Iran on Friday urged American and Canadian investigators to share any information they have on the crash of a Ukrainian passenger jet, which killed all 176 people on board, while again rejecting any suggestion it was brought down by one of its own missiles.
“What is obvious for us, and what we can say with certainty, is that no missile hit the plane,” Ali Abedzadeh, head of Iran’s national aviation department, told a press conference in Tehran. “If they are really sure, they should come and show their findings to the world” in accordance with international standards, he added.
Abedzadeh’s comments came as Ukraine’s Foreign Minister Vadym Prystaiko tweeted that he and President Volodymyr Zelensky met with U.S. Embassy officials and obtained “important data” about the crash. Prystaiko didn’t specify what kind of data it was.
One of Iran’s most senior diplomats in Europe meanwhile disputed a suggestion from a journalist that the Ukraine International Airlines crash site outside Tehran had “no security,” “was not cordoned off” and that there was “no sign of any investigators.”
Hamid Baeidinejad, Iran’s ambassador to the United Kingdom, told USA TODAY after a briefing with reporters here that it wasn’t true, as CBS News’ senior foreign correspondent Elizabeth Palmer tweeted that the crash site was not being protected for investigators and that local “scavengers (were) now picking the site clean.”
The allegation is a worrying one in light of the fact U.S intelligence officials believe Iran may have mistakenly shot down the commercial airliner with a missile, killing 82 Iranians, 63 Canadians, 11 Ukrainians, 10 Swedish, four Afghan, three German and three British nationals.
Iran vehemently disputes shooting the plane down and said its initial findings indicated the plane crashed as a result of a technical fault. Palmer, who is in Iran, was able to briefly visit the crash site Friday before being chased away by Iranian officials.
Ukraine’s airlines crashed just hours after Iran fired ballistic missiles at two U.S. military based in Iraq. That assault came in retaliation for the Pentagon’s killing in a drone strike of Gen. Qasem Soleimani, one of Iran’s most senior and revered military commanders.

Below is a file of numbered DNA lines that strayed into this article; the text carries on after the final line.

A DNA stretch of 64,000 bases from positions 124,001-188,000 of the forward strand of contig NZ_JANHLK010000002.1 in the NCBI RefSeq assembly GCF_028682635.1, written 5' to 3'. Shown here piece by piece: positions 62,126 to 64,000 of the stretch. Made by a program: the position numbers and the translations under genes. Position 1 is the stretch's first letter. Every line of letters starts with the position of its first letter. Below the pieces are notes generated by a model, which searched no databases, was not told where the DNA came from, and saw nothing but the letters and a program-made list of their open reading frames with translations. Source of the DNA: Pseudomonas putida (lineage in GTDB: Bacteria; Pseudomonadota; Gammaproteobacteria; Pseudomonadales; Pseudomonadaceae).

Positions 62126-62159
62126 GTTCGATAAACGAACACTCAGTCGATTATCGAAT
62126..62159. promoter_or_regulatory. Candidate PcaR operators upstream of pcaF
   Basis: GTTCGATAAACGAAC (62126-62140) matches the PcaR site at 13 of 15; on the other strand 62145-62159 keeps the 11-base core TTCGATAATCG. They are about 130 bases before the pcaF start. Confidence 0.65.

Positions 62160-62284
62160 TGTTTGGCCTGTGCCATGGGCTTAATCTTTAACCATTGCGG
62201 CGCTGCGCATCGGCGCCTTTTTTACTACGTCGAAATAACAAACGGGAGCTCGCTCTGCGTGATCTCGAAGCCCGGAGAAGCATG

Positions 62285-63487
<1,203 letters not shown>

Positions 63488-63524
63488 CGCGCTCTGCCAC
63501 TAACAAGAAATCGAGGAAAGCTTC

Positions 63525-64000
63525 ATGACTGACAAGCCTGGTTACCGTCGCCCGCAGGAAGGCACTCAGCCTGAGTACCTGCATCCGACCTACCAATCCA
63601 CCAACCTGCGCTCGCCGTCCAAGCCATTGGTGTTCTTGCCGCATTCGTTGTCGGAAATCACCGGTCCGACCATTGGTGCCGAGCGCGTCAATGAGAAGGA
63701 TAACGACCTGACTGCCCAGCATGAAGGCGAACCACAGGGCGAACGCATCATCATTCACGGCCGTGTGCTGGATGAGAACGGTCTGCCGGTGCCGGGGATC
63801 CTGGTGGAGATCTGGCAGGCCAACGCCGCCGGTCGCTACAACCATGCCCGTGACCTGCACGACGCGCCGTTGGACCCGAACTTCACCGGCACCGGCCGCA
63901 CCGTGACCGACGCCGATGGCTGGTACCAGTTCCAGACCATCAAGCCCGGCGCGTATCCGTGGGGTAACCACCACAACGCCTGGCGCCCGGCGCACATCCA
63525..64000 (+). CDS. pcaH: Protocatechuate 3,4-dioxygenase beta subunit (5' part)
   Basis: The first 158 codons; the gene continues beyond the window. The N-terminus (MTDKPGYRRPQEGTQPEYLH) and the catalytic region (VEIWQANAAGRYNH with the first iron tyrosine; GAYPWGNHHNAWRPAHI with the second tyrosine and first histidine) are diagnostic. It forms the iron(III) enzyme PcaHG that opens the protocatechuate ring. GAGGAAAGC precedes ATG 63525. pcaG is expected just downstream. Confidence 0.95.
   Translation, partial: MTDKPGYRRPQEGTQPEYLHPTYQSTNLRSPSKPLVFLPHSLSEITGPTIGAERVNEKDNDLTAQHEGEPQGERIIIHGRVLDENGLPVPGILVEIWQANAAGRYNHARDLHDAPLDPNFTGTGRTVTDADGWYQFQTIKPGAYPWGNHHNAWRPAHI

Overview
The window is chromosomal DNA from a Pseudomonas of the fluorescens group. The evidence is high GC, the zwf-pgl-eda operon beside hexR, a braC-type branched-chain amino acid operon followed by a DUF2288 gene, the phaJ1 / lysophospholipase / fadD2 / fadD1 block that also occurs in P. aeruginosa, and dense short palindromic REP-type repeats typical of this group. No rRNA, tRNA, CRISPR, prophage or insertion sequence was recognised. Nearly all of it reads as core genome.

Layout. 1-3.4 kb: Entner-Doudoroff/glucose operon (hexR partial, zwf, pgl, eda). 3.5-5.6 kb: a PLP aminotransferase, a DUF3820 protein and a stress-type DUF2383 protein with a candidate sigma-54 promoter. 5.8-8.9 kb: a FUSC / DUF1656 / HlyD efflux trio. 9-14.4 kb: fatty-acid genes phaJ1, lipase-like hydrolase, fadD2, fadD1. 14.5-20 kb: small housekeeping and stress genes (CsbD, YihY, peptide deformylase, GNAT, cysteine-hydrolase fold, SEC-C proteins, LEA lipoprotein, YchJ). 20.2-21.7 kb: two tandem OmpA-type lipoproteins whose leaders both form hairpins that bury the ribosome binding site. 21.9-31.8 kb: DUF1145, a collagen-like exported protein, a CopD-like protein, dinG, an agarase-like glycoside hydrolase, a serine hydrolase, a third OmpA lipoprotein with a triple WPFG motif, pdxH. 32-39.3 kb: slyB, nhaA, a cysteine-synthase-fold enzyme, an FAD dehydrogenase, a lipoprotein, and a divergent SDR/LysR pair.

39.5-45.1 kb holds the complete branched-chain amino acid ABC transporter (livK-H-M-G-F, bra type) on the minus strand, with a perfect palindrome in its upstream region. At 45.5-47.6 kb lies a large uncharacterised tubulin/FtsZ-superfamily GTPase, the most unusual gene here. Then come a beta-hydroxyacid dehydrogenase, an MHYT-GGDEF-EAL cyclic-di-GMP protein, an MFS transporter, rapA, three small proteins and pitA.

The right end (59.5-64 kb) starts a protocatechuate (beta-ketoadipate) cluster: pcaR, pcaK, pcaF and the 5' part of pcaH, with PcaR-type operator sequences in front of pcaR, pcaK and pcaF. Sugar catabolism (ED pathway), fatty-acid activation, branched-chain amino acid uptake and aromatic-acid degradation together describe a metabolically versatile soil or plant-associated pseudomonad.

Video has emerged online that appears to show a plane near Tehran being hit with a projectile of some kind, but no conclusive evidence has been released.
Iran’s official IRNA news agency reported that the plane’s “black box,” which records data from the flight and voices from the cockpit, would be opened on Friday, although it said the process of downloading the information could take up to two months.
Baeidinejad said in the briefing that Iran was “fully committed to participating in an international investigation that meets the highest international standards.” He also cautioned that the issue “should avoid being politicized” because it was harmful to the friends and family members of those who died in the crash near Tehran’s airport.
Tehran and Washington are deeply suspicious of one another after decades of animosity and tensions have increased since the Trump administration pulled out of a nuclear deal between Iran and world powers and reimposed economic sanctions.
Baeidinejad appeared to indicate in the briefing in London that American officials from the National Transportation Safety Bureau (NTSB), a U.S. government agency, would travel to Iran to participate in the crash investigation. However, there has been no independent confirmation from the NTSB, the U.S. State Department or the White House that such a move would take place.